Ed Carey (1870-1928), a master of early American comic strip art, specialized in comic portrayals of idiots. Once seen, his grotesque faces and anatomy are hard to forget.

His most well-known strip was Simon Simple (1902-1909) from the New York World. The strip featured a gleeful pointy-hatted idiot prankster who could be Zippy The Pinhead’s great grandfather.

Carey also helped define the comedy of miscommunication with The Troubles of Dictionary Jaques (1912-1913) in which a well-meaning French-speaking man employs an English dictionary to function and winds up disrupting everything around him. This character is similar to Ernie Kovacs’ Eugene and Andy Kaufman’s “Foreign Man.” Carey’s playfulness with language is another key screwball element, anticipating some of the Marx Brother routines in which Chico takes Groucho way too literally.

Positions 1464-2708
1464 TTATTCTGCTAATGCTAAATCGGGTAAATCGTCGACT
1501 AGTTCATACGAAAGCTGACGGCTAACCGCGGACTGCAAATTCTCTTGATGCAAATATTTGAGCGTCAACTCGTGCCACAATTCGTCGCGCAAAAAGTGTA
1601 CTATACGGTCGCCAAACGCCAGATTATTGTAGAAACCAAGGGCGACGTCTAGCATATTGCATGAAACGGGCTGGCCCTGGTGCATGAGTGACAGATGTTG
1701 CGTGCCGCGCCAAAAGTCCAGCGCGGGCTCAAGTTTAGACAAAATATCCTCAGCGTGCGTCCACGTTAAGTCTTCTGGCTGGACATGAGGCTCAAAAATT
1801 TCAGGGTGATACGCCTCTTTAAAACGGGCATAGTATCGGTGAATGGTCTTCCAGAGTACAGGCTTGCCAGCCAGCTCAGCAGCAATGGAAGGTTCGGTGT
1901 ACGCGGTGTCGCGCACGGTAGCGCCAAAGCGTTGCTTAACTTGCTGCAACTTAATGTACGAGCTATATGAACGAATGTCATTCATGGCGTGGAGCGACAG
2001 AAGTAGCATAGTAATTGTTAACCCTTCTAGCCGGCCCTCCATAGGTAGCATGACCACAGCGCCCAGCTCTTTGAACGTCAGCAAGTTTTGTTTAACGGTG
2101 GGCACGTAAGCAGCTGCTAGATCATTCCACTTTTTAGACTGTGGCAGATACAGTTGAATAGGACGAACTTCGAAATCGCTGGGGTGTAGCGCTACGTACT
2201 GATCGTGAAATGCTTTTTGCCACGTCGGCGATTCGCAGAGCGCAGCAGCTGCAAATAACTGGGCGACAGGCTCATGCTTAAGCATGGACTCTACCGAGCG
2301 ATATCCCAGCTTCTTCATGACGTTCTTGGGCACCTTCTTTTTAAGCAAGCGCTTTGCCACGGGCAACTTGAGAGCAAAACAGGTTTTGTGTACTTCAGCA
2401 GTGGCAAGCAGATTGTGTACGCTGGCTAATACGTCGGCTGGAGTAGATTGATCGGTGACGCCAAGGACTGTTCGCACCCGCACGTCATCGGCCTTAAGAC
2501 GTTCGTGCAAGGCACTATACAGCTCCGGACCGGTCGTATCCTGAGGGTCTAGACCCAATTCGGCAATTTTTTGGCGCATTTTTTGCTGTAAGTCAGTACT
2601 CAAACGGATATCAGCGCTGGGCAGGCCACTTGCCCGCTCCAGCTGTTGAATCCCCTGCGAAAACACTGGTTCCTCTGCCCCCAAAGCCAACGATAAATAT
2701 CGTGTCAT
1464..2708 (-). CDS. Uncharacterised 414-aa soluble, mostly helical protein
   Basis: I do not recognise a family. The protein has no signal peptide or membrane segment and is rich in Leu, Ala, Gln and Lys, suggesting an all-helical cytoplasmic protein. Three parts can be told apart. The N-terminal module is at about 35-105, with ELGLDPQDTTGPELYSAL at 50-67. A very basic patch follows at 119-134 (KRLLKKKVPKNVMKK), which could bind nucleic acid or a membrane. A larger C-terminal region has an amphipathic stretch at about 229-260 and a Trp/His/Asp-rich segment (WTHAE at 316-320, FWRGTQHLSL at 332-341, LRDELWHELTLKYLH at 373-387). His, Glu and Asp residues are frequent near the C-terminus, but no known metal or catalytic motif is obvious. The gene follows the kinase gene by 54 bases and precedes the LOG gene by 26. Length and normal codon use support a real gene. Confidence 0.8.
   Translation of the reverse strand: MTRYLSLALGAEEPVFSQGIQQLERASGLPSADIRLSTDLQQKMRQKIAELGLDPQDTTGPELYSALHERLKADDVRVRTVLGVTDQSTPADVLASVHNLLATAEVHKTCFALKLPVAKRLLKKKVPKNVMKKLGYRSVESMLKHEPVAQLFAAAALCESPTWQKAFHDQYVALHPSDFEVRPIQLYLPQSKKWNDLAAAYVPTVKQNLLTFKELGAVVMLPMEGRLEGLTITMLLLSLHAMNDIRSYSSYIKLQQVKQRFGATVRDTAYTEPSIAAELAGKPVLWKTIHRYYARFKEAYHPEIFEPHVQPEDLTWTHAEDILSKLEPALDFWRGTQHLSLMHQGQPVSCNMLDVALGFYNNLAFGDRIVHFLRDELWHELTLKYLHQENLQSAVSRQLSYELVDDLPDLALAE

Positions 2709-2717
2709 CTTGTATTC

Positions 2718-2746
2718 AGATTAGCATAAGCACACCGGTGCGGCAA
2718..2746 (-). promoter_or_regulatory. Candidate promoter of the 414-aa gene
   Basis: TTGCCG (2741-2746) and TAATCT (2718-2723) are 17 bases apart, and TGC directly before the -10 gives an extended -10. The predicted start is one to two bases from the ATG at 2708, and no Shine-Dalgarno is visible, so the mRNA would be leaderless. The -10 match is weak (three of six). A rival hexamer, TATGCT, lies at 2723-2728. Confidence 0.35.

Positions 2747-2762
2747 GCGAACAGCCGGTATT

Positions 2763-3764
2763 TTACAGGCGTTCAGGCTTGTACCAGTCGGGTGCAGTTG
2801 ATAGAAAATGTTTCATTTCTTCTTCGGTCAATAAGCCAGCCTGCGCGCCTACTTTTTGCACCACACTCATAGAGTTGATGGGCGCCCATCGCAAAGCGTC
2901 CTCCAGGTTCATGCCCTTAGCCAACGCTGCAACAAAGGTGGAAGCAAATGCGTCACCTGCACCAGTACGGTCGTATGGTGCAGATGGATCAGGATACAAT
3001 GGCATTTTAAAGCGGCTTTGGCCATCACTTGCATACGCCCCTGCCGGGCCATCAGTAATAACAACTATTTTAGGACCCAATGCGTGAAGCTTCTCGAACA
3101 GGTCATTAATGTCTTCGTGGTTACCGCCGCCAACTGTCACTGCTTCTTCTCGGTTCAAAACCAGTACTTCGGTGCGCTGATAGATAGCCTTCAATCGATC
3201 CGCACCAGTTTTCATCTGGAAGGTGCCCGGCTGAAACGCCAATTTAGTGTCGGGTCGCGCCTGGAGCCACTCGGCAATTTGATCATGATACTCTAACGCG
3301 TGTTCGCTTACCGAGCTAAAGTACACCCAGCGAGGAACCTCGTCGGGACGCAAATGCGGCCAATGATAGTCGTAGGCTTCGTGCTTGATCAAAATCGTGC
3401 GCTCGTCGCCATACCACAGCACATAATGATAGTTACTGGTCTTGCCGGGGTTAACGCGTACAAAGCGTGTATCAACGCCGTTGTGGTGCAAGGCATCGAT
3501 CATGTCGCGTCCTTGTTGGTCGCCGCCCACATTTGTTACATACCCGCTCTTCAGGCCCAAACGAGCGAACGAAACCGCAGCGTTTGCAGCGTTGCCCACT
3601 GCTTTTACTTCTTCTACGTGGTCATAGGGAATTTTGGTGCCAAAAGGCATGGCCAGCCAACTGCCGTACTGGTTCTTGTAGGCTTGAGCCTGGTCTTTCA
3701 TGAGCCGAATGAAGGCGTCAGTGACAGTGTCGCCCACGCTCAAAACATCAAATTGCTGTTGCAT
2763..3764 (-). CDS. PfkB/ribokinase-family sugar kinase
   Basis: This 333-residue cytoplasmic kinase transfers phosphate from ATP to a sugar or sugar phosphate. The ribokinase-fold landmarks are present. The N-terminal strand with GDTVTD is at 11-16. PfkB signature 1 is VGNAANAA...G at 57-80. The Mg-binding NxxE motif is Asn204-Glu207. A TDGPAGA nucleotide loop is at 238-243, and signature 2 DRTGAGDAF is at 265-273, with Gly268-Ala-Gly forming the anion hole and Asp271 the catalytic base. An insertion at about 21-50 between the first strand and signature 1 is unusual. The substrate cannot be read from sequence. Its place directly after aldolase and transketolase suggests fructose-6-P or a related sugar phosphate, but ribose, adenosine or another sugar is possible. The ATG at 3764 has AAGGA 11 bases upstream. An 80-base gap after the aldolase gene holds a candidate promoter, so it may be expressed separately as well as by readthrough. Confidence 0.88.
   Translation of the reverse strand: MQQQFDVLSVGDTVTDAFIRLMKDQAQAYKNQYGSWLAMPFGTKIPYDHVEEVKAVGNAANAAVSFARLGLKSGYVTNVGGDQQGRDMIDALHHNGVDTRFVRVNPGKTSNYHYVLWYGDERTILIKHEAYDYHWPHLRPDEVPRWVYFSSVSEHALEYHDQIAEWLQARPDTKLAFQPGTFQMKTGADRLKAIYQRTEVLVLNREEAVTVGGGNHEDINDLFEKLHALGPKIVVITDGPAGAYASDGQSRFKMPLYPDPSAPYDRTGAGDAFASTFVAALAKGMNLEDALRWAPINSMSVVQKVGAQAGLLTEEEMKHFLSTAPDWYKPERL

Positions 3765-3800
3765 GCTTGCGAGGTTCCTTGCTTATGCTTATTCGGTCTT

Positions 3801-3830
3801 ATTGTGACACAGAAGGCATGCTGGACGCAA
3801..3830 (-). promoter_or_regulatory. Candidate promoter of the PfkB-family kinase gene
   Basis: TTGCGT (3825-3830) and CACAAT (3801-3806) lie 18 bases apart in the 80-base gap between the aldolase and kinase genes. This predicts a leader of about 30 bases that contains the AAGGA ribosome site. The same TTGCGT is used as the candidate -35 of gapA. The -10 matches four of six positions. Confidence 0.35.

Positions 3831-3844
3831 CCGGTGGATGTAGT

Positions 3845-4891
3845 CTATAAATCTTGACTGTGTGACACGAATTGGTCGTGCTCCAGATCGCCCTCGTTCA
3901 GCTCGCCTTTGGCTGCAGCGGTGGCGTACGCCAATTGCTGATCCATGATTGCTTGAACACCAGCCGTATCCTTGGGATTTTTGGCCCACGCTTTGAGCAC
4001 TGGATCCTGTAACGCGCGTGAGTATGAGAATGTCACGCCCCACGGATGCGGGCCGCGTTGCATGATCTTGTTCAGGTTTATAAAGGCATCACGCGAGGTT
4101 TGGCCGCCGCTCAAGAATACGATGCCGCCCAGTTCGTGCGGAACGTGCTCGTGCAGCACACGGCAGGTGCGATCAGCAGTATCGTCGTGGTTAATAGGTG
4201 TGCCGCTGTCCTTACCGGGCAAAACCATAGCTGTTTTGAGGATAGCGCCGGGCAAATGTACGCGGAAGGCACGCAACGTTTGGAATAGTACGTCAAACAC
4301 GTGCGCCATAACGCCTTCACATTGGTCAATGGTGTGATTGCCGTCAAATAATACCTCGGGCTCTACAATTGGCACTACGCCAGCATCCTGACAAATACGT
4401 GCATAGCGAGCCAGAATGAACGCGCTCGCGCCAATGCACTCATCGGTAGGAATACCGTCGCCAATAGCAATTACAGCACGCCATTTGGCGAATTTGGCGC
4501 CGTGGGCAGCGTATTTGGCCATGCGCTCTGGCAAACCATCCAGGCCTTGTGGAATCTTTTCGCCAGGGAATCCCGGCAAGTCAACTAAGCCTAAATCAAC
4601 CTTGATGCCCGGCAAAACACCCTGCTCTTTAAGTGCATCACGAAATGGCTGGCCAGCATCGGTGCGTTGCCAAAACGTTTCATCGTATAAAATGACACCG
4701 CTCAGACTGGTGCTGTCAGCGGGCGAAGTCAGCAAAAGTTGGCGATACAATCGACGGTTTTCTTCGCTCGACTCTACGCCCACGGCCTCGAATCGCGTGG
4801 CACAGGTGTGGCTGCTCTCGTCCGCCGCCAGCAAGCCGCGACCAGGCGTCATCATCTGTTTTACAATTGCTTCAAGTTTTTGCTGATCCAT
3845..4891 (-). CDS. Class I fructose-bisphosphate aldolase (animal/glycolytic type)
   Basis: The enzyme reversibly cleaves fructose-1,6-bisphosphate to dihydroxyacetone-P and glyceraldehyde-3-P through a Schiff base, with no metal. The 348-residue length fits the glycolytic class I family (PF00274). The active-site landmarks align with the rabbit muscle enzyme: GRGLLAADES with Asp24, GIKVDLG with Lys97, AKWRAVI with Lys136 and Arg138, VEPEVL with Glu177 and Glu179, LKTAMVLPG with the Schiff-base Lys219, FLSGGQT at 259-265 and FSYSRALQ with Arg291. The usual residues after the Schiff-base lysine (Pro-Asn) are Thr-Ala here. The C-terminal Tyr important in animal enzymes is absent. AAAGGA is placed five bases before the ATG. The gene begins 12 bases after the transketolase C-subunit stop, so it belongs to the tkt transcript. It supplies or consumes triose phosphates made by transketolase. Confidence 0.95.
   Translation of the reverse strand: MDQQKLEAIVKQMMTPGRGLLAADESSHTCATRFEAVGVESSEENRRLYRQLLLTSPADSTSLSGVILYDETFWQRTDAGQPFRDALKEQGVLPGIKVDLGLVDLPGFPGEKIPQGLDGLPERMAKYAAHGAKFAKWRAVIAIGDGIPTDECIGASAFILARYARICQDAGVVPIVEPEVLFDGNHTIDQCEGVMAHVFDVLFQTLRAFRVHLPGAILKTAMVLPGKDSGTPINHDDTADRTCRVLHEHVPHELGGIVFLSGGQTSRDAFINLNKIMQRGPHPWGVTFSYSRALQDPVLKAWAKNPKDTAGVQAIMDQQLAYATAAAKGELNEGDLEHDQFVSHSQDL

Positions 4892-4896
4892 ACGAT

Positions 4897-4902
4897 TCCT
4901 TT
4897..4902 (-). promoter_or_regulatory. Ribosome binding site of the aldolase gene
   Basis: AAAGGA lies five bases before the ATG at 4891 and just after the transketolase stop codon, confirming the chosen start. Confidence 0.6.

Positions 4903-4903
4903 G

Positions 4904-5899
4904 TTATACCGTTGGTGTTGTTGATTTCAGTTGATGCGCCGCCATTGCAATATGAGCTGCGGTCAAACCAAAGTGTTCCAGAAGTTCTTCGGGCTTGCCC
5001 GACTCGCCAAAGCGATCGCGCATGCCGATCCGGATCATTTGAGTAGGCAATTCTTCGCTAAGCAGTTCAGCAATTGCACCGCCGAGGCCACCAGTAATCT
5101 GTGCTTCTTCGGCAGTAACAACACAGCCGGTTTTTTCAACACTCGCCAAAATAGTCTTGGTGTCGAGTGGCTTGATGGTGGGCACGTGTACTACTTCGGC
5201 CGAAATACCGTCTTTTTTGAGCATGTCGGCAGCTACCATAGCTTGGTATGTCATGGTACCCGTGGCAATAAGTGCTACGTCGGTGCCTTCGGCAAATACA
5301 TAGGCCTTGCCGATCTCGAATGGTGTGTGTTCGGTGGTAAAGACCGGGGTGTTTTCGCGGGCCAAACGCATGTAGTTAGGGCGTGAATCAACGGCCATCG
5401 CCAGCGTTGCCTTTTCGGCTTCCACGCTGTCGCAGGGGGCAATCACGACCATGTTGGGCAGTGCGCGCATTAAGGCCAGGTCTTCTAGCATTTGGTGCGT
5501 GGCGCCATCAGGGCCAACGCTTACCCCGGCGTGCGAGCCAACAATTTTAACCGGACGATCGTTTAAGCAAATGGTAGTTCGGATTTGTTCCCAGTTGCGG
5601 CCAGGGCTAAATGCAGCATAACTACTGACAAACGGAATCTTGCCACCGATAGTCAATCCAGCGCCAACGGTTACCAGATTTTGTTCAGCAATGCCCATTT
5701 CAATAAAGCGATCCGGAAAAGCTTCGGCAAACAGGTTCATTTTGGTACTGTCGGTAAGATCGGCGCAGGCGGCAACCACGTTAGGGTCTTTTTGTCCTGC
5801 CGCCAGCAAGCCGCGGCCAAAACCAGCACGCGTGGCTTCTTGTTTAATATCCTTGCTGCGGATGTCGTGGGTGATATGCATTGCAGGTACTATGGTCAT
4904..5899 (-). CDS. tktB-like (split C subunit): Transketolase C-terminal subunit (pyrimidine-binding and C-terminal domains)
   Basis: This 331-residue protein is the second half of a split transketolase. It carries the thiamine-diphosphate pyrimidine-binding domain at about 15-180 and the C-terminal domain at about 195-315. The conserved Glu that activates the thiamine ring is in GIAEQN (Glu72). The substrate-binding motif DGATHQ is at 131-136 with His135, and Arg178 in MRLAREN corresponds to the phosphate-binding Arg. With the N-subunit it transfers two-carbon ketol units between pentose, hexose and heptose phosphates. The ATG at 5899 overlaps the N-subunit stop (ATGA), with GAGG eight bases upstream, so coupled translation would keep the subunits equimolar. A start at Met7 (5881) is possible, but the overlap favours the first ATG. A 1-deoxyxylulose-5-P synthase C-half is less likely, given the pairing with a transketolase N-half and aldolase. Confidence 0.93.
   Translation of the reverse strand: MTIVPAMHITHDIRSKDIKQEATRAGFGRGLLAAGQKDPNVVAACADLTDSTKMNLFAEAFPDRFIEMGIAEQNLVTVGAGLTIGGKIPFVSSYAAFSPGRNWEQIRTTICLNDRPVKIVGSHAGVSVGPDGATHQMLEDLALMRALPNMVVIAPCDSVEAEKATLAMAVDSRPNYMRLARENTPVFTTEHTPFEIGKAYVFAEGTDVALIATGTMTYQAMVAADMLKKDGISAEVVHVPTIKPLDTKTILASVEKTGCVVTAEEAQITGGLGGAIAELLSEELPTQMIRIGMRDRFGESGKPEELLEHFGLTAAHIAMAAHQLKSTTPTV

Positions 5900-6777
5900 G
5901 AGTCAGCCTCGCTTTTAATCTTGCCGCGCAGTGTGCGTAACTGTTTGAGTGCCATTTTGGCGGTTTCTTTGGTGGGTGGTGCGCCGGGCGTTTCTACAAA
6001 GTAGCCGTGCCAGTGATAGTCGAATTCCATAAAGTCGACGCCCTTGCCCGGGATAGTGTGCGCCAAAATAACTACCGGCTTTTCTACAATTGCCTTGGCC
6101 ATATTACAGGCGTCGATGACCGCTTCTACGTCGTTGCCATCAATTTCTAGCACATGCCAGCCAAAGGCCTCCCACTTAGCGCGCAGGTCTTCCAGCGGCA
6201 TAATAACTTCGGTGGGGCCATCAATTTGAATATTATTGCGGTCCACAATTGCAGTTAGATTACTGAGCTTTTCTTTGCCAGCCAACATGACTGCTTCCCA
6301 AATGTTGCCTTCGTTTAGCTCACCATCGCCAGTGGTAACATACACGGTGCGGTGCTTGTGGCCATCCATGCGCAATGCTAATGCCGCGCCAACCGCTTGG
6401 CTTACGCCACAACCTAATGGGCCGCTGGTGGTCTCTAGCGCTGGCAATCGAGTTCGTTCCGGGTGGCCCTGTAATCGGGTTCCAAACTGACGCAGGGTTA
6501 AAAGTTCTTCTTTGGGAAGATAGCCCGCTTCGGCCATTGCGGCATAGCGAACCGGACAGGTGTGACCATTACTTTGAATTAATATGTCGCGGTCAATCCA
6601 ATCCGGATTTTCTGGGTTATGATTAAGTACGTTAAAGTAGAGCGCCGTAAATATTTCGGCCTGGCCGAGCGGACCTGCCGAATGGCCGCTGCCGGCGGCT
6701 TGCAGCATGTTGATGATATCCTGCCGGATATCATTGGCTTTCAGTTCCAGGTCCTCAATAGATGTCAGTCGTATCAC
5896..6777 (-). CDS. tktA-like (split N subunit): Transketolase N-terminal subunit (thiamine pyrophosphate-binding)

This sort of humor seems to be particular to America’s “melting pot” heritage. Our early newspaper comics made fun of African-Americans, Jews, the Irish, Asians, Indians and Germans… so why not Frenchmen?

22 strips various



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